Who Is Hakeem Jeffries? Here’s Everything We Know About the New U.S. House Democratic Leader
As of this morning, NYC Representative Hakeem Jeffries has succeeded former speaker Nancy Pelosi as the new Democratic House Speaker. The 52-year-old congressman has always been a powerhouse within the party, but once again, he is breaking superb boundaries by becoming our nation’s first Black Speaker of the House.
Jeffries’ entry will signal what CBS calls a “generational shift,” especially now that the Democrats will be relinquishing control of the lower chamber come January. Though the elections might signal a Republican majority to come, ultimately many are hopeful with this shift, since the Democrats have been needing stronger, younger leadership for a long time. And if Jeffries’ tenure is anything to reference, I believe they’re off to a good start, at the very least. Jeffries was one of the best advocates for better healthcare during NYC’s first few waves of COVID, and when a council was assembled to deal with the January 6th riots, Pelosi chose him specifically for a seat. If that wasn’t enough, Senator Chuck Schumer also spoke highly of the former congressman, whom he considers the “Brooklyn touch” that the House needs.
However, as with anything in the Democratic party, one would be wise to read between the lines and not take the surface level victories too seriously. My only fondness for Jeffries stems from the fact that my mom has a crush on him. The rest is, well … Predictably Democrat.
For one thing, Jeffries has a past lobbying with Pro-Israel groups …
which is … not great.
For another, Jeffries appeals predominantly to the generation of Democrats who are afraid of veering further left of center—which is ironic because, as it is, the current Democratic platforms seem to be just barely left of center. But Jeffries doesn’t just stand for this idea of the party, he actively endorses it, having gone on record chastising the “extreme left” for party infighting. I feel like this might be a good moment to point out—for anyone considering this take—that most of us on the “extreme left” don’t really identify with the Democrats beyond Not Being Conservative. While, yes, I think infighting among leftists is often counterproductive, academic, and pointless, infighting between leftists and Democrats is something to encourage, not denigrate. We all want progression, and we’d benefit from more collaboration, on both sides—Jeffries, as a person in power, will hopefully realize this during his tenure.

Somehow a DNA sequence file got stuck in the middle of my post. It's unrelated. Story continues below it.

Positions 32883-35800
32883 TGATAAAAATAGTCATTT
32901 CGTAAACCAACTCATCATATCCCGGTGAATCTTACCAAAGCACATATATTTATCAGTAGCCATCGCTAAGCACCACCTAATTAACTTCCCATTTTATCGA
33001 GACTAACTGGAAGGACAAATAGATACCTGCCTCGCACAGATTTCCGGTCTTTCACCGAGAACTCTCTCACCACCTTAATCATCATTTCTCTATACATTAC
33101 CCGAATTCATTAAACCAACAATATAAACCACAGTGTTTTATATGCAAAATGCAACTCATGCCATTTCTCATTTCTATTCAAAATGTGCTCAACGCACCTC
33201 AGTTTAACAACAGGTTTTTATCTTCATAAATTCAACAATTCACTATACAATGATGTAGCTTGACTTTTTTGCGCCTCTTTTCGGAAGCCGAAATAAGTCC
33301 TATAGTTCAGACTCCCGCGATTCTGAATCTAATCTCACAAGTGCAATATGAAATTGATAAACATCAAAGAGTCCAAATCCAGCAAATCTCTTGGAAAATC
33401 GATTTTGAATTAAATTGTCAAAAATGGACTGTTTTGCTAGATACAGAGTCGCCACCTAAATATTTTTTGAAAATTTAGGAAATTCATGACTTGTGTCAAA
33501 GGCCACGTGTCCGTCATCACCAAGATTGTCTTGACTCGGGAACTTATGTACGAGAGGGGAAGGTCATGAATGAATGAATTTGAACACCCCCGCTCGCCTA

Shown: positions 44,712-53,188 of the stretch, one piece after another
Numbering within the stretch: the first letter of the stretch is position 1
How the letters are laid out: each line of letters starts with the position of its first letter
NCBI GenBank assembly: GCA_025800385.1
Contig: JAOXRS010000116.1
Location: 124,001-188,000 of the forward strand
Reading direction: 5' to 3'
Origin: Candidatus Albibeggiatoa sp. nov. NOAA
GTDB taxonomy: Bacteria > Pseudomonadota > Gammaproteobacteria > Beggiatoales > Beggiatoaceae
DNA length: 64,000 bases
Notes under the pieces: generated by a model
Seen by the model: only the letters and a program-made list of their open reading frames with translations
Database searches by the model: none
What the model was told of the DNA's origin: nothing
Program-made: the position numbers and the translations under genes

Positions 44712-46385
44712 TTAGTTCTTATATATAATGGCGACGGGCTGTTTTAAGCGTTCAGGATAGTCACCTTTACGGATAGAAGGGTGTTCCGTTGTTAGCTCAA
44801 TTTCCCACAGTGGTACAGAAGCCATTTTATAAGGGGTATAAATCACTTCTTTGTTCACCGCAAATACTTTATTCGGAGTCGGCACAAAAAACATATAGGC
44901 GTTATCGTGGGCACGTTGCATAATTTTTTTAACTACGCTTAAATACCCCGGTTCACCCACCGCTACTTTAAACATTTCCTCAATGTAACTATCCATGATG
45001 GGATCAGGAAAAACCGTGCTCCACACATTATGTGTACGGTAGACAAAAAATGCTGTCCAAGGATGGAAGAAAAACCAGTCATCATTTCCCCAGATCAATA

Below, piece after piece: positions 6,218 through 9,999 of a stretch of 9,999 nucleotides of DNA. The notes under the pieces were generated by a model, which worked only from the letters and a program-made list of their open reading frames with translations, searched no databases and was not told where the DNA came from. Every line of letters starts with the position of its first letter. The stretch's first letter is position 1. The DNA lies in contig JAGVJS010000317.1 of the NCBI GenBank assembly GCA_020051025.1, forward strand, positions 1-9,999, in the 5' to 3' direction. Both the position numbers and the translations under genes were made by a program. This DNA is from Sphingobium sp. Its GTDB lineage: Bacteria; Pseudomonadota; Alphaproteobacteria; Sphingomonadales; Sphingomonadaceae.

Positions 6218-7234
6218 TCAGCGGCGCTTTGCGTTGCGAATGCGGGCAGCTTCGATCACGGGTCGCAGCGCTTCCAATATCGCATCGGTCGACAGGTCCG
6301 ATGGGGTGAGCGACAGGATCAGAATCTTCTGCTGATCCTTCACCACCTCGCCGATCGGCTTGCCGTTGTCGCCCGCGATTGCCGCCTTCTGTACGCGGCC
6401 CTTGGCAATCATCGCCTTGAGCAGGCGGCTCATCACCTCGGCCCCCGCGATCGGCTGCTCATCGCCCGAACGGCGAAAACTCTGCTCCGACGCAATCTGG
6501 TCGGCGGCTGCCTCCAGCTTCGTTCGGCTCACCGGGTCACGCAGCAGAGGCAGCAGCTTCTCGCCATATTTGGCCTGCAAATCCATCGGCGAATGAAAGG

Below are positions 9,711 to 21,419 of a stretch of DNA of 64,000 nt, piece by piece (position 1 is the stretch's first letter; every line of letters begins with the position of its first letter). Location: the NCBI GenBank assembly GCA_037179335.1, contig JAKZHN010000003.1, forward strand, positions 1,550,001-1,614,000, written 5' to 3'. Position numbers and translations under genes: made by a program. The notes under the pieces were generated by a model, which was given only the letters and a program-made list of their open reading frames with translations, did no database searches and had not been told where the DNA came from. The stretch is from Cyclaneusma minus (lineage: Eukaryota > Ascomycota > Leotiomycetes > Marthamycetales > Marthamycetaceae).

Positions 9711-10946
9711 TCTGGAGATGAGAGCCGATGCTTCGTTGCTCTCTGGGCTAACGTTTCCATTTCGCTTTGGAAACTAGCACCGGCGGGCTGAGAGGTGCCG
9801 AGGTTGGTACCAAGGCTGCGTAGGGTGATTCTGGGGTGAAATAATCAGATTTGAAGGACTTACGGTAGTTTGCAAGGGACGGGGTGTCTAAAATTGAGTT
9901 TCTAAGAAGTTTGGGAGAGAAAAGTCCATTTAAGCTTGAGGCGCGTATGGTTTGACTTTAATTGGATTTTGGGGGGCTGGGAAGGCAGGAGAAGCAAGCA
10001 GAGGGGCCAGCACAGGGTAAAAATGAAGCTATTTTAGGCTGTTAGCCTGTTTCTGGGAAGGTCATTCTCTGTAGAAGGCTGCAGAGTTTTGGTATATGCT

And hopefully the Democrats will stop trying to placate younger voters with a carefully-curated image of the party being “younger and Blacker,” a take which I initially found to be incredibly callous, though I later began to see its validity. This preceding generation of progressives really believes in the strength of optics, and I don’t know what more we can do to convince them that it shouldn’t be “optics,” it should be recognizing the strength of a diverse, educated, and morally sound body of individuals who can champion the voices of the people.
This might be a good time to mention that, before politics, Jeffries was a corporate lawyer. A corporate lawyer. And a centrist, by the standards of many.
Ultimately, it would seem that Jeffries’ quick rise to power considering his (relatively) young age has much to do with his ability to play to the older crowd. He’s considered to have more in common with the old guys sitting around and watching it all happen with the buttons under their thumbs, than with the younger, more idealistic players who are actively trying to make things happen (yet, unfortunately, lack buttons). As a result, Jeffries has even gained the support of some Republicans. Some people think this is a good thing, since his next major challenge will be regaining seats in the House and re-establishing majority Democrat control. Others are just as disappointed as they’ve always been with the Democrats.
Again, I vote blue but I don’t paint myself in blue, so this all feels a bit removed from my own reality. I like to think the most important politicking happens in our local communities and how we enact change within them. But it’d be naive and self-indulgent to think that these elections will have no bearing on the nation as a whole, and so, even if I can’t say I back him 100%, I sincerely wish Jeffries a successful, productive tenure. More than that, I really, really hope he pulls through for the little guys: not the old crooks whose votes he needs, but the people who will actually be affected by policy changes.
(featured image: CNN)
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